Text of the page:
23 of 24 people found the following review helpful
Grand In Every Way... Feb. 4 2010
By 4-Legged Defender - Published on
Format: Audio CD Verified Purchase
Following the huge success of their prior LP, 'LIVE WITH THE EDMONTON SYMPHONY ORCHESTRA', # 5 on the Billboard Album charts, Procol continued similiarly w/ use of orchestrations on this, their 6th release, with spellbinding results. Every track is a jewel, every word is a gem, and this one has always been one of my favorite Harum LP`s even after all these years. It`s grand on every level, magnificent perhaps, and caters to their strengths like no other. The album cover and title track remind me of the Greta Garbo movie of the same name that came out in the mid 1930`s - it reeks of a lush, languid, elegant decadence and despair, as does the film. Brooker wrote some of his most memorable melodies for this LP, and Keith Reid penned indelible lyrics to further burn the tunes to permanent memory ('Grand Hotel' and 'Fires Which Burnt Brightly' in particular). The vastly underrated B.J. Wilson (RIP) provides some of his most superlative, muscular drumming - why more people don`t acknowledge his skills as a drummer has always irked me to no end - listen to the incredible foundation he provides on 'Bringing Home The Bacon' and the powerful accents he uses to diffuse and dissect the orchestrations on the title track as proof. Unfortunately, when this LP came out in 1973, Glam-rock was all the rage, so this one slipped between the cracks for many listeners, though it did go to #21 on Billboard, but was never going to stand toe-to-toe w/ the likes of Ziggy Stardust or 'Dark Side' or Roxy Music (another fave of mine). If hindsight teaches us anything, this Lp deserves a re-examination like few others do.
18 of 20 people found the following review helpful
Top Classic Rock Album - 30 later years - still the best Dec 18 2005
By Stiggs - Published on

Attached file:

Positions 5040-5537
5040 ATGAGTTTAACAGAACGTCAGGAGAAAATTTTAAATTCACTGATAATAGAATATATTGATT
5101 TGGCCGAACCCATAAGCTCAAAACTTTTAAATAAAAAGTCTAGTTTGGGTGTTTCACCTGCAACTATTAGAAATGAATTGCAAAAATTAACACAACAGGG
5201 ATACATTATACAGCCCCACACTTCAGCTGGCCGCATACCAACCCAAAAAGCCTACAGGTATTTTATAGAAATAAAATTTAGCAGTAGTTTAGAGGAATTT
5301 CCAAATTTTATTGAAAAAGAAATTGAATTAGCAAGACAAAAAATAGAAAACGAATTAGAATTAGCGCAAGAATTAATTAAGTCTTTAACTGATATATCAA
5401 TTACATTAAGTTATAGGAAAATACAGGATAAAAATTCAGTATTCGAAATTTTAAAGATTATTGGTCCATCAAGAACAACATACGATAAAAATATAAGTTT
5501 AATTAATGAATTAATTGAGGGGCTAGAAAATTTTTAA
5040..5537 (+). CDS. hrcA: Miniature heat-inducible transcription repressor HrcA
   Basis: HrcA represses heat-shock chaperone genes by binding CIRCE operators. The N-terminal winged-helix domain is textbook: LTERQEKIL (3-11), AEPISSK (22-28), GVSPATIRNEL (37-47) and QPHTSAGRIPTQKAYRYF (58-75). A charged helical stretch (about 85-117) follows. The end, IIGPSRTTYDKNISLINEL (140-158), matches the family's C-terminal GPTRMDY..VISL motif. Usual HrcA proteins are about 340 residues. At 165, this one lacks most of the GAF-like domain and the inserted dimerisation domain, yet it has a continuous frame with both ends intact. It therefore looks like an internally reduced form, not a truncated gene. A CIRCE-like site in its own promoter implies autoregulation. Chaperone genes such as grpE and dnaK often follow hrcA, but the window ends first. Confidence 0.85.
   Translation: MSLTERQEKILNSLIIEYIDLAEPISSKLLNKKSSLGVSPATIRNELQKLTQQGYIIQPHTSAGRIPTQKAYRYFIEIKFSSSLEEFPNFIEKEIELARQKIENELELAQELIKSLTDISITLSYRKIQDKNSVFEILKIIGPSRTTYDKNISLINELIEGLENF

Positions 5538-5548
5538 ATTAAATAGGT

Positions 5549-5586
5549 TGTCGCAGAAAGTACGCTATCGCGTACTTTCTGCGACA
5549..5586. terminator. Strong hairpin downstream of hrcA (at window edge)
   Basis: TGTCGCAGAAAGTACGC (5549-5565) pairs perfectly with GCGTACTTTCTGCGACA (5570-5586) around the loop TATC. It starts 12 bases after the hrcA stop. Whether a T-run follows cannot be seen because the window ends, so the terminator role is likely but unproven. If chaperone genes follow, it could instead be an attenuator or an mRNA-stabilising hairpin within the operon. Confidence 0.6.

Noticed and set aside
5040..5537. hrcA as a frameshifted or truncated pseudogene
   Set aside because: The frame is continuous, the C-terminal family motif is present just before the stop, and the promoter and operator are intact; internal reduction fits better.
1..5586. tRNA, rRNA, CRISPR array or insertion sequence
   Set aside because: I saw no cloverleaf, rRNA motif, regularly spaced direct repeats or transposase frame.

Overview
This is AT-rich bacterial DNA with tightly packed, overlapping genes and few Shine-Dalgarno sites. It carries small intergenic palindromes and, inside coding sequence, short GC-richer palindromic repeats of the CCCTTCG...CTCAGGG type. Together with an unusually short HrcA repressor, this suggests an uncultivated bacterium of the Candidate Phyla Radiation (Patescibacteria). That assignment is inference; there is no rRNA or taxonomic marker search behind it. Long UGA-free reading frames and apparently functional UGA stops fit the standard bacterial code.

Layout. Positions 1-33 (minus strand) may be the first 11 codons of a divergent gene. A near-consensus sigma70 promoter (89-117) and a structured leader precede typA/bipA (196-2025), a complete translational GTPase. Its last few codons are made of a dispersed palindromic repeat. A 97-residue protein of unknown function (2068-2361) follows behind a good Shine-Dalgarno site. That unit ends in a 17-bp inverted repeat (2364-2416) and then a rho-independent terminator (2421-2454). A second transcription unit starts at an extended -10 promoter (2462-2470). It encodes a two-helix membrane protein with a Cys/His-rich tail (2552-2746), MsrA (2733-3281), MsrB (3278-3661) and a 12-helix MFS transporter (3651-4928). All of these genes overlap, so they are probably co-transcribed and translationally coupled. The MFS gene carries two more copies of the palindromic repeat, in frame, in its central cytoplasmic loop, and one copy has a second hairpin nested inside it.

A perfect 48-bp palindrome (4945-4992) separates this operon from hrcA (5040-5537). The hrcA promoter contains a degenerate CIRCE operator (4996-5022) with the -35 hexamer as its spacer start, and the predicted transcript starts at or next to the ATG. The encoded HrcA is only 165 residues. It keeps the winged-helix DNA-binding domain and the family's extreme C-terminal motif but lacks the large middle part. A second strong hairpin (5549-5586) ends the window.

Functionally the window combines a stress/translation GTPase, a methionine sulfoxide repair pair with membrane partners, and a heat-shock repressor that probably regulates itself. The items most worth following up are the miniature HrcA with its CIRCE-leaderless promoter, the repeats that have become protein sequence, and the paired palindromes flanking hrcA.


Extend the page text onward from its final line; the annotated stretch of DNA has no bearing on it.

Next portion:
Format: Audio CD
One of the greatest adult classic rock albums of all times! The album is like a tour of a Grand Hotel where every room contains a demonstration of a human depravity - over-eating, drinking, obsessive love, mindless TV, drug addiction, suicide, sex and war. Classy, forbodding, sad, angry, funny and purposefully campy.

Fantasitc lyrics, music and musicianship. A wild and crazy use of orchestras, choirs, pianos, electric guitars, organs and drumming. Along with the lyrics (real poetry!)- its a roller coaster ride. The experience is greatest when the album is played loud!

The record sounds fantastic. There is almost no hiss and the base sounds great. Crystal clear sound! Brookers piano can be heard clearly and his voice is one of the best in any music anywhere.

Requires only a little patience, but numerous listenings. Analyzing the Keith Reid metaphors in the poetry is challenging but fun and his bidding you enter the hotel on the inside cover is classic. Grand Hotel is an absolute must for mature thinking people who want more then the usual dribble in their rock.

Friday Music's booklet has all the lyrics. The CD includes the wonderful addition of a live version of Grand Hotel with lots of Garry's piano and his diversion into Over The Rainbow!
9 of 9 people found the following review helpful
Perfection May 8 2007
By Lawrence A. Strid - Published on
Format: Audio CD